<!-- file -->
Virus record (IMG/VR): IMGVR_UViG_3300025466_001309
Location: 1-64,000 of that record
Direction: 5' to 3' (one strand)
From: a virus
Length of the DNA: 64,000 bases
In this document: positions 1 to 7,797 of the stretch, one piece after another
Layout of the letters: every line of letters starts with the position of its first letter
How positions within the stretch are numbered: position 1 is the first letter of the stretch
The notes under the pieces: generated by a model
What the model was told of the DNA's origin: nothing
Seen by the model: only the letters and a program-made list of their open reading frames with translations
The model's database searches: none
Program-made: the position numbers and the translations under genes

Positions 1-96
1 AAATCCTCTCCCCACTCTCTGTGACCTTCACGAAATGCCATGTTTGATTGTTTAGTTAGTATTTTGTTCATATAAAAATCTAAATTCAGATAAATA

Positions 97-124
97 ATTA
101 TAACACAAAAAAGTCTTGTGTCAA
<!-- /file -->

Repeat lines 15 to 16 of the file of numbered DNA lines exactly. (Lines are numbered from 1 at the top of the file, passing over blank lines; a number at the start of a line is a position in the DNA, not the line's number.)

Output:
1 AAATCCTCTCCCCACTCTCTGTGACCTTCACGAAATGCCATGTTTGATTGTTTAGTTAGTATTTTGTTCATATAAAAATCTAAATTCAGATAAATA

Positions 97-124